Since behaviour isn’t always conclusive, and some people don’t self report, you will always have a bunch of clicks/impressions with gender/age ‘Unknown’.

Extra demographic tips from the new Adwords report

By breaking up your remarketing campaigns into products/services/articles/blogs/etc. You can segment your demographics even further to discover the audiences for particular segments of your site, and then deliver relevant content accordingly. This means you will have to use more advanced remarketing, by creating smaller audiences. This is very easily done in Google Adwords Library -> Audiences, so get segmenting now!

Penguin 2.0 – What Was Penguin 1.0 Again?

By | Google News, SEO | One Comment

Penguin 2.0Today Google launched Penguin 2.0 – not just an update of Penguin but a whole new version. Matt Cutts says it goes deeper than Penguin 1.0 and will impact more webmasters. Rand Fishkin (on very early thoughts) says he thinks it is a lighter impact than Penguin 1.0.


Since the update is less than 24 hours old, it is kind of hard to tell what the impact has been over a broad number of sites, but site owners will definitely be able to see if it has impacted their own site or not.


What we know for certain is that it aims, like Penguin 1.0, to fight web spam, with a focus on websites with dodgy backlink profiles. (Whereas Panda was about fighting crappy content).


If it was like Penguin 1.0, then there will probably be two main prongs of attack (of which the outcomes look very similar):

1. A Devaluation of crappy links which will result in a drop in your rankings

2. A penalisation from crappy links which will result in a drop in your rankings.


The other way that Penguin 1.0 and 2.0 might be related is that perhaps the dodgy links that SEOs fed to Google after Penguin 1.0, through the Disavow Tool, might now be the fuel for Penguin 2.0.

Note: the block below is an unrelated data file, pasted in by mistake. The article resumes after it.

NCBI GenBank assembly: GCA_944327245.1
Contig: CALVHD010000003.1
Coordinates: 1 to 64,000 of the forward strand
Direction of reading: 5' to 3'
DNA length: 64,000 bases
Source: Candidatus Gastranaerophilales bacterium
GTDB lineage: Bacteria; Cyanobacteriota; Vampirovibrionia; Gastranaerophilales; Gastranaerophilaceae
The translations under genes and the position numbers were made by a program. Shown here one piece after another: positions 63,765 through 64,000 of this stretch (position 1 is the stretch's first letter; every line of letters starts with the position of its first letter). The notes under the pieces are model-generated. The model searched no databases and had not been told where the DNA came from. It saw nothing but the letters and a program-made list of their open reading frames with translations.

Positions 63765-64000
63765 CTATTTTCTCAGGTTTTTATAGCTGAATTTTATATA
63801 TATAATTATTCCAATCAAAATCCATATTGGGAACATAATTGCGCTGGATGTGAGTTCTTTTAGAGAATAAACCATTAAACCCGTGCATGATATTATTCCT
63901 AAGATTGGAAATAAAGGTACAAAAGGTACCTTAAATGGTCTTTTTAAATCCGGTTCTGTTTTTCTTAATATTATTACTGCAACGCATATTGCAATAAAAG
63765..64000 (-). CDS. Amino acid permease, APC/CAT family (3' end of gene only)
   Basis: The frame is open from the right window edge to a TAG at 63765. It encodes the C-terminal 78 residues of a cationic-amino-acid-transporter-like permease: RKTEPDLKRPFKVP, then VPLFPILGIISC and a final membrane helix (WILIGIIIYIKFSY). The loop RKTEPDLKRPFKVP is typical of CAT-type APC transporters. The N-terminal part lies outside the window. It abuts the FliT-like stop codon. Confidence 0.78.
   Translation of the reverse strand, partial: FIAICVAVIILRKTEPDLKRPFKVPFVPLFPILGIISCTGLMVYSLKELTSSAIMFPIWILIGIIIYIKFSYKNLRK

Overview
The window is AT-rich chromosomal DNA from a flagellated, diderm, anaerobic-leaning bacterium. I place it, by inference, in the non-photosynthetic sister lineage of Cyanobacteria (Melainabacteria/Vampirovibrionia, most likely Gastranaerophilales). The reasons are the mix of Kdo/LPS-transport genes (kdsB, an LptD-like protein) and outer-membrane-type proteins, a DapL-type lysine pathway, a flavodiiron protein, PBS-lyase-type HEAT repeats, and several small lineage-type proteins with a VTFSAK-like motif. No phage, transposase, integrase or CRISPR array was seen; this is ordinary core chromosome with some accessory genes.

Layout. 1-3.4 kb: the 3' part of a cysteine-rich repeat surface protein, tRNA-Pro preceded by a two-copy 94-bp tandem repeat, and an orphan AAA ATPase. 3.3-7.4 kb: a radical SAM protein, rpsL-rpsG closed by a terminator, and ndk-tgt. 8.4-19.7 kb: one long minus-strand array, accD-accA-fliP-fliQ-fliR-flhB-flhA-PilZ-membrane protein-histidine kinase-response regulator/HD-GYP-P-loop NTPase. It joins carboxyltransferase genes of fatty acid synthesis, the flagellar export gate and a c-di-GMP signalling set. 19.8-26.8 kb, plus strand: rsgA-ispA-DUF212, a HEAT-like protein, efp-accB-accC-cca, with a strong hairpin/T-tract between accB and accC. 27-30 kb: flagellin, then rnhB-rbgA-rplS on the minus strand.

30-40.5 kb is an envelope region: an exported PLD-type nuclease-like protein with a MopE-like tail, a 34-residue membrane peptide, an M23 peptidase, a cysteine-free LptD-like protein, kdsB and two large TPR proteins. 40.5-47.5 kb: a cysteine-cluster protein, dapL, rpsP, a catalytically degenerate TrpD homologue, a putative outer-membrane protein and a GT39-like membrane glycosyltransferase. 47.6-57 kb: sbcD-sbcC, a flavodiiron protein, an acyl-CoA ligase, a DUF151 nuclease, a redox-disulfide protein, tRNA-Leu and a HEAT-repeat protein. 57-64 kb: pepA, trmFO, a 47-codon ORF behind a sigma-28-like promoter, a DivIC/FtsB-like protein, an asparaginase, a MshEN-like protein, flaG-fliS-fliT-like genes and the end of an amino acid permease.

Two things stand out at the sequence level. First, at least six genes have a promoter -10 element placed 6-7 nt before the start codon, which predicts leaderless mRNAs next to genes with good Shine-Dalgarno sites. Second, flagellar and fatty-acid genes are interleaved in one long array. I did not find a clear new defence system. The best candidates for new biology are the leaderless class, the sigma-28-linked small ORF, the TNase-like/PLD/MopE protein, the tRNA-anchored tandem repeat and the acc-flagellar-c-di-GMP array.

Without seeing the impacts of 2.0 yet, you can guess what the Penguin 2.0 advice is going to look like:

  • Link diversification – diversified in relation to linking domains, link types and link anchor text.
  • Avoiding anything promising VOLUMES of links, like link networks, blog comment spam, or article spinning .  This kind of volume would be easily detected by Penguin Robot – I mean look at him, he will hunt those things down like a sea lion on his non-robot brother!
  • Speed of links – Google have likely become expert at spotting spikes in linking efforts, which look unnatural, and may indicate spam.
  • Authority – there has been a bit of talk about promoting authority sites, which is kind of related to Panda, and that old cliche “Content is King”. Authority is about quality, but it could also be about…
  • …Social. There’s not a lot of evidence here, but social signals are another good way of indicating authority, and that’s why more and more SEO’s are getting involved on the social side of things.

Of course, there is no hard out evidence for a lot of this, but we’re pretty sure that these tips will “First do no harm”,…and then help keep you out of the way of that crazed Robot Penguin.